Supercritical water exists in a fluid phase under applied pressure above the “normal” boiling point of the liquid. Although it and other supercritical fluids were studied in the 19th century, it wasn’t until the 20th century that they were exploited as novel solvents for polymerization and the decaffeination of coffee. During the last two decades, their ability to be used as non-toxic solvents that can be recycled by simply releasing the pressure on a reaction has added to their credentials as green alternatives to volatile organic solvents.
Researchers at the Technische Universität Dortmund, Germany, and their colleagues in Finland and France have used X-ray Raman spectroscopy, ab initio molecular dynamics simulations, and density functional theory to investigate the properties and microscopic characteristics of supercritical and subcritical water. They have shown how the hydrogen bonding network within water leads to the the behavior of these water phases. According to the simulations, distortions of the hydrogen-bond network increase dramatically when temperature and pressure increase to the supercritical regime.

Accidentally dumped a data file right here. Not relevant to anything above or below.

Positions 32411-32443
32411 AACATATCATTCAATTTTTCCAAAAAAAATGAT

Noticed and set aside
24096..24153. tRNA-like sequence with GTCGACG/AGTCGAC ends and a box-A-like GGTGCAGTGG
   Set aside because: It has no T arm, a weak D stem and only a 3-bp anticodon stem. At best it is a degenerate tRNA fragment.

- Microscopic structure of water at elevated pressures and temperatures,
Christoph J. Sahle, Christian Sternemann, Christian Schmidt, Susi Lehtola, Sandro Jahn, Laura Simonelli, Simo Huotari, Mikko Hakala, Tuomas Pylkkänen, Alexander Nyrow, Kolja Mende, Metin Tolan, Keijo Hämäläinen, Max Wilke,
Proc. Nat. Acad. Sci. 2013, 110, 6301–6306.